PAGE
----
Cognitive dissonance (psychology)

The desire to maintain mental consistency may account for why people follow celebrity medical advice. According to cognitive dissonance theory from social psychology, people experience psychological discomfort, or dissonance, when there is conflict between the decisions they make, the behaviors they choose, the information they hear, and/or the beliefs, opinions, values and ideas they hold [67]. This discomfort will naturally motivate people to reduce or avoid dissonance [67]. Cognitive dissonance has been used to explain how people rationalize difficult decisions [68]. For example, when celebrities offer medical advice, ardent fans may experience dissonance if they do not follow it: the action conflicts with their celebrity adoration. However, following the advice can also create discomfort since endorsed behaviors are often difficult, expensive and unconventional. To reduce dissonance, followers unconsciously modify their cognitions, such as believing the celebrity advice is more credible than alternatives [69]. They also adopt new beliefs or commit to actions that diminish inconsistencies, including seeking information supporting the celebrity advice [69]. Lastly, they trivialize dissonant cognitions to make the conflict seem less important, such as minimizing the advice’s costs and harms [69]. In this way, people justify their decisions to follow celebrities’ medical advice while strengthening their celebrity attachments in the process.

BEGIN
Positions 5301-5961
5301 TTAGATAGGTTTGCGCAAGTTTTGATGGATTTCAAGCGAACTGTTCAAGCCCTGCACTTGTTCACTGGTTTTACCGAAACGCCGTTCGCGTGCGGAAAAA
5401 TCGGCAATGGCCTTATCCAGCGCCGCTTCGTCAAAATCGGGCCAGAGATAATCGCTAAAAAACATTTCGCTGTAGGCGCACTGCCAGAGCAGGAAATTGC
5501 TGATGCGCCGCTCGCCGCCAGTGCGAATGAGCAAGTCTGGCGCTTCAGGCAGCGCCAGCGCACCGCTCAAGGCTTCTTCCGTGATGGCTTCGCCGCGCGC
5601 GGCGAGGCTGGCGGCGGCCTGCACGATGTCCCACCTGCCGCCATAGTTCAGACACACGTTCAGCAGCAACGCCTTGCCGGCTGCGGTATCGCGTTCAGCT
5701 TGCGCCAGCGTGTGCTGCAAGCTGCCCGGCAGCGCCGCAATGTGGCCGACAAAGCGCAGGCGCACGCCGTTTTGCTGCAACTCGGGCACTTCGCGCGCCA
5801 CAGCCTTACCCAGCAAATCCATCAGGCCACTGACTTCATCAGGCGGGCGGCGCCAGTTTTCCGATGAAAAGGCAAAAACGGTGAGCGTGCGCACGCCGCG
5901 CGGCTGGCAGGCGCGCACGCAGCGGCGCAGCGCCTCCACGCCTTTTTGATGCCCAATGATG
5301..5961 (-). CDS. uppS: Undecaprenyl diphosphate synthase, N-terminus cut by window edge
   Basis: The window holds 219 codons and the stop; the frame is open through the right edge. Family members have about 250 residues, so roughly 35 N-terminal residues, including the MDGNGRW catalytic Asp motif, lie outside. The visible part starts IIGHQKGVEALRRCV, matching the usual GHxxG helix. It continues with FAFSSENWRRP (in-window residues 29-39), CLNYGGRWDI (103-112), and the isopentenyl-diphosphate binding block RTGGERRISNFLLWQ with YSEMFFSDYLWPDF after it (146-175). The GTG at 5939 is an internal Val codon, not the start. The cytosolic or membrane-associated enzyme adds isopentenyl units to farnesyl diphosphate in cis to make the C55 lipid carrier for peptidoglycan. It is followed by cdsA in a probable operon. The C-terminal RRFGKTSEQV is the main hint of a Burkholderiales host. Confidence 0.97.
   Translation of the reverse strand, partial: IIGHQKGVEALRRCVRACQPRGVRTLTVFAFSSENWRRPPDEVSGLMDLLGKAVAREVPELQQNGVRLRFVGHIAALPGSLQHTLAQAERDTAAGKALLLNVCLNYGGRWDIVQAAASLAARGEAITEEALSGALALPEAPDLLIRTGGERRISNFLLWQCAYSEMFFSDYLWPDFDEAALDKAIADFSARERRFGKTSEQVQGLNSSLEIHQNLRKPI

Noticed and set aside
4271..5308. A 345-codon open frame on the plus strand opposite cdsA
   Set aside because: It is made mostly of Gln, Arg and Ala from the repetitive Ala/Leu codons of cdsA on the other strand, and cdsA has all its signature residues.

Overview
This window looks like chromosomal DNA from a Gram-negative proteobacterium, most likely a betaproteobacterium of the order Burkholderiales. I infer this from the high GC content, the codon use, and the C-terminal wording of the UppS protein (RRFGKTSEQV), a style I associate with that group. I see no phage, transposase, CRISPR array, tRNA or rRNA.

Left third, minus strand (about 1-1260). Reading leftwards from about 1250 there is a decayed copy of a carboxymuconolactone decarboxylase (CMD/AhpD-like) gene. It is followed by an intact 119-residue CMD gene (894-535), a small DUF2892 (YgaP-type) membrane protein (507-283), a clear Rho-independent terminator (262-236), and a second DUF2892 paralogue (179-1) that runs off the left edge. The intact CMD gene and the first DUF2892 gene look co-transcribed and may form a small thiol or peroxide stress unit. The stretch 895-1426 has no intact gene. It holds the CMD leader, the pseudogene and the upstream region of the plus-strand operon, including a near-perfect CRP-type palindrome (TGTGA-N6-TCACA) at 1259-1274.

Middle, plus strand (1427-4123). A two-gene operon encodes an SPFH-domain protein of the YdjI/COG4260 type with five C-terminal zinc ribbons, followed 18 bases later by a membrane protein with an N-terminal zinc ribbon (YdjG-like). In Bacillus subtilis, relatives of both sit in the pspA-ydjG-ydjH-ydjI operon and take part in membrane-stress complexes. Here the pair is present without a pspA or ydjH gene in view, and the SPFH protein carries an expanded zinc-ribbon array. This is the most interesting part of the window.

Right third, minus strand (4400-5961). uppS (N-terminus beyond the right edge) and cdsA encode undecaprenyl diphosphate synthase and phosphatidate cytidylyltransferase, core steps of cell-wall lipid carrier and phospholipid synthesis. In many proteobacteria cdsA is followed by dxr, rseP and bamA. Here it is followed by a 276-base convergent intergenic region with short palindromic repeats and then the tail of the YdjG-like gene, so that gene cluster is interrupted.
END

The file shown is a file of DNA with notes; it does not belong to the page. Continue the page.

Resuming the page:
Attachment (psychology)

People are prone to celebrity influence if they have strong feelings of attachment toward a celebrity. Previous research has demonstrated that intense attachments can result if celebrities are responsive to people’s needs for autonomy, relatedness and competence. Autonomy is the need to believe that one’s actions are self-determined without constraint or coercion. Relatedness is the need to feel intimate with and cared for by others. Competence is the need to feel effective and capable in one’s activities [70]. Celebrities can provide inputs to fulfill these needs, thereby fostering strong attachments. For example, media queen Oprah Winfrey has built a legion of ardent fans, in part through such inputs. Through her numerous outlets, she urges viewers to take control of their own lives, shares personal details and emotions, and encourages people to feel confident and worthy. Given their strong attachments, many of Oprah’s followers faithfully adopt her sometimes-dubious medical advice. When Oprah promoted the herbal cold remedy Airborne on her television show, sales of the supplement soared despite a lack of supporting research evidence. Airborne’s manufacturers claimed that a double-blind, placebo-controlled study supported the supplement’s effectiveness; however, the company that conducted the study, GNG Pharmaceutical Services, turned out to be a two-man enterprise with no scientists or doctors, and created just to perform the Airborne “study” of questionable validity [71]. The U.S. Federal Trade Commission even charged Airborne’s manufacturers in 2008 for falsifying claims of efficacy, eventually reaching a $30 million USD settlement [72]. However, Oprah’s followers and others continue to buy and use the product [71].